Urinary paraben concentrations among pregnant women and their matching newborn infants of Korea, and the association with oxidative stress biomarkers

Sungeun Kang, Sunmi Kim, Jeongim Park, Hae Joong Kim, Jeongjae Lee, Gyuyeon Choi, Sooran Choi, Sungjoo Kim, Su Young Kim, Hyo Bang Moon, Sungkyoon Kim, Young Lim Kho, Kyungho Choi

Research output: Contribution to journalArticlepeer-review

116 Citations (Scopus)


Parabens have been used in multiple products including personal care products, pharmaceuticals, and foods for more than 50. years but increasing numbers of studies have raised concerns on their safety. The present study was designed to determine urinary paraben levels among pregnant women and their matching newborn infants (< 48. h after delivery), and the association between paraben levels and stress markers. Pregnant women (n = 46) and their matching newborn infants were recruited from four university hospitals located in Seoul, Ansan and Jeju of Korea, 2011. Parabens including methyl paraben (MP), ethyl paraben (EP), n-propyl paraben (PP), and n-butyl paraben (BP) were measured in the urine using an automatic, high throughput online SPE-LC-MS/MS method. Urinary concentrations were normalized with specific gravity (SG). Free cortisol, malondealdehyde (MDA) and 8-hydroxydeoxyguanosine (8-OHdG) were measured in the urine as stress marker. Urinary MP was detected as the highest, and BP was detected as the lowest paraben in the urine samples of both pregnant women and their infants. Significant correlations between paraben concentrations of maternal and their newborn infant's urine were observed. The levels of urinary parabens among Korean pregnant women are comparable to those reported elsewhere, except for EP which were 4-9 folds higher than pregnant women of other countries. The ratios of infant to maternal urinary paraben concentrations varied between 0.5 and 0.6 for MP and PP, but approximately 10 fold lower for EP. Urinary MP or EP levels were associated with several oxidative stress related biomarkers such as urinary 8-OHdG and MDA, even after the adjustment of relevant covariates such as maternal age, mode of delivery, pre-pregnancy BMI, gestational age and parity. This is the first study that reported the levels of major parabens in the first urine of newborn infants. Further studies are warranted to understand the implications of paraben exposure among biologically susceptible human populations.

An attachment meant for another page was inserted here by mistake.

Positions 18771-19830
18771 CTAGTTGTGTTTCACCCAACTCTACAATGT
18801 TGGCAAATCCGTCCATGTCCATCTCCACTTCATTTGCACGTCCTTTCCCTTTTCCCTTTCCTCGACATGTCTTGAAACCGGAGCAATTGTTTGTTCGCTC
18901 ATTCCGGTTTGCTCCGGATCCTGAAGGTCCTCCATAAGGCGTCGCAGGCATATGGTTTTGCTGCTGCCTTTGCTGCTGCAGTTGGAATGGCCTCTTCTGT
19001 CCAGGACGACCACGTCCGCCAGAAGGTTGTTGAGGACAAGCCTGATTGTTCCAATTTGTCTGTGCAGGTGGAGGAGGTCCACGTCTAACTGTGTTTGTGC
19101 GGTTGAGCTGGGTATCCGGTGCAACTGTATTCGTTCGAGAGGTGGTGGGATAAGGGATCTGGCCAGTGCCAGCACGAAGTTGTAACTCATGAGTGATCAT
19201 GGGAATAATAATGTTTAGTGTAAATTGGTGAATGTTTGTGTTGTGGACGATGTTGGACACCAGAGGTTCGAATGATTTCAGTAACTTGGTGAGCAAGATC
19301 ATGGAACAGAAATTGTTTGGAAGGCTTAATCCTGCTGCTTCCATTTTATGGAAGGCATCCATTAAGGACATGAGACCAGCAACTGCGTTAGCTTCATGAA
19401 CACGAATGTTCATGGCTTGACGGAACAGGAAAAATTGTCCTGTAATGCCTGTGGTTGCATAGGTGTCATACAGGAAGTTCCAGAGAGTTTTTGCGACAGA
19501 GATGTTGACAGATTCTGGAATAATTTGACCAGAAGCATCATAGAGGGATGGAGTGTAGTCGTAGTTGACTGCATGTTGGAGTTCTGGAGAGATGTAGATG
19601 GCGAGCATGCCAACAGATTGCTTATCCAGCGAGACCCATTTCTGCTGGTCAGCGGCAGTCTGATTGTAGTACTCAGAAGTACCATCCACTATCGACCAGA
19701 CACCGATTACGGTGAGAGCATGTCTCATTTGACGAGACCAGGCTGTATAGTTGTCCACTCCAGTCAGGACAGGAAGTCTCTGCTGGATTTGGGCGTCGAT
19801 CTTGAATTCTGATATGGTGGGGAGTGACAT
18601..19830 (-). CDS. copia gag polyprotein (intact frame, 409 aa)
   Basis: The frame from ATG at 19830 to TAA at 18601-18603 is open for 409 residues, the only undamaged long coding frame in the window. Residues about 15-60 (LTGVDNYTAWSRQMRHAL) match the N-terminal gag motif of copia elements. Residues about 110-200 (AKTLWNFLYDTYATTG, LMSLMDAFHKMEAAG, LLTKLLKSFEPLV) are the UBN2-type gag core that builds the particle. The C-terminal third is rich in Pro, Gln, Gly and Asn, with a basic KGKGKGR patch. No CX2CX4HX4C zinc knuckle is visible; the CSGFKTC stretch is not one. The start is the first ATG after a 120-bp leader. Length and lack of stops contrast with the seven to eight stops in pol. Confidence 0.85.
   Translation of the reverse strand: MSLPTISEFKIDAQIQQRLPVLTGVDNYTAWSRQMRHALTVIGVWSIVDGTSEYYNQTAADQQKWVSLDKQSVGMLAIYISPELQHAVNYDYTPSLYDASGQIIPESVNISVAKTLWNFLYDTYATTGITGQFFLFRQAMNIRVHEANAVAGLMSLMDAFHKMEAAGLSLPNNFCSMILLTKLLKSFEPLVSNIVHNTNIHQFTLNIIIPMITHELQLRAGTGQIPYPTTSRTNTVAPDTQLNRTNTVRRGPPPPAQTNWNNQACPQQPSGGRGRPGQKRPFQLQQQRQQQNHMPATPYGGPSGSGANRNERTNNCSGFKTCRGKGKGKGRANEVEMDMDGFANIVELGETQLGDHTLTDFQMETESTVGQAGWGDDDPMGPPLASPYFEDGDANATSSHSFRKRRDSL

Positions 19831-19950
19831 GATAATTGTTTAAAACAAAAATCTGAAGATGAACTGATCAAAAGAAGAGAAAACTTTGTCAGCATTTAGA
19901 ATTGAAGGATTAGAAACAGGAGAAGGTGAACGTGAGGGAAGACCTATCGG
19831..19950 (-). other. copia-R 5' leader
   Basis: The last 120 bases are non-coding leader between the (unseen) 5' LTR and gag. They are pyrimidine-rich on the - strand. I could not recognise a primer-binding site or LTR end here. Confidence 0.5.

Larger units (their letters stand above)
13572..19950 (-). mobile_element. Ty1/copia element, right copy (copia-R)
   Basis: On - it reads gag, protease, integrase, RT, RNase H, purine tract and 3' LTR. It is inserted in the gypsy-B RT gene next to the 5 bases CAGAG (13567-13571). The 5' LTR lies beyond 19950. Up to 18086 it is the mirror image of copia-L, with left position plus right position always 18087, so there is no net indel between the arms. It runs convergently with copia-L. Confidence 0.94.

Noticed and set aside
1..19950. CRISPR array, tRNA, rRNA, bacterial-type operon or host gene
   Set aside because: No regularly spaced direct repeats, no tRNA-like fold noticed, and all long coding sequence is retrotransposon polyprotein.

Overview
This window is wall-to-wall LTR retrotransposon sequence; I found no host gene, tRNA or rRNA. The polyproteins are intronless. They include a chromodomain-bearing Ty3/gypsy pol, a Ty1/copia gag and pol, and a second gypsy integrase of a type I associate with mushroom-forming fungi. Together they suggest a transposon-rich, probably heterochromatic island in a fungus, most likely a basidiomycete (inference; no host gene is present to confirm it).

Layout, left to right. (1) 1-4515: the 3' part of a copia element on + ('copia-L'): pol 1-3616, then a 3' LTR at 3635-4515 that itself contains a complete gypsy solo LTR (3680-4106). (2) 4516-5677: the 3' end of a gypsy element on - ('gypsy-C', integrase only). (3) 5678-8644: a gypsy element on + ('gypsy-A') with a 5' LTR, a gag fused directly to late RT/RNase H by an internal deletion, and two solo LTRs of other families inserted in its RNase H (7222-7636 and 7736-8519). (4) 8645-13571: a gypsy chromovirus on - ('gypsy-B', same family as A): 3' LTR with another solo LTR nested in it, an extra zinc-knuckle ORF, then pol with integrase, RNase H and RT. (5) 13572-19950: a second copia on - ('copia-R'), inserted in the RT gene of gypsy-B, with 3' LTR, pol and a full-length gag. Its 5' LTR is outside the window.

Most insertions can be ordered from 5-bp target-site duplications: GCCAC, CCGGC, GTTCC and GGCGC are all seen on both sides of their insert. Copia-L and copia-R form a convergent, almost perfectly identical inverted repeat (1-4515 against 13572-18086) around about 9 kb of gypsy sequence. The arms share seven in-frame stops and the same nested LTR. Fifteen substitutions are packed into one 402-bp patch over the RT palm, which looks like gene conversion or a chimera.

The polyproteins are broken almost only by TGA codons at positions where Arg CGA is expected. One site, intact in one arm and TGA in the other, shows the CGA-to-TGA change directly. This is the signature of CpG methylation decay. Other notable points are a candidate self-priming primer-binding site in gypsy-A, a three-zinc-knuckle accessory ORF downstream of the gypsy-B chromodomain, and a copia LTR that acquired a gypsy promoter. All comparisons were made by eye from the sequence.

Original languageEnglish
Pages (from-to)214-221
Number of pages8
JournalScience of the Total Environment
Publication statusPublished - 2013 Sep 1
Externally publishedYes


  • Ethyl paraben
  • Methyl paraben
  • Oxidative stress
  • Placenta
  • Urine

ASJC Scopus subject areas

  • Environmental Engineering
  • Environmental Chemistry
  • Waste Management and Disposal
  • Pollution


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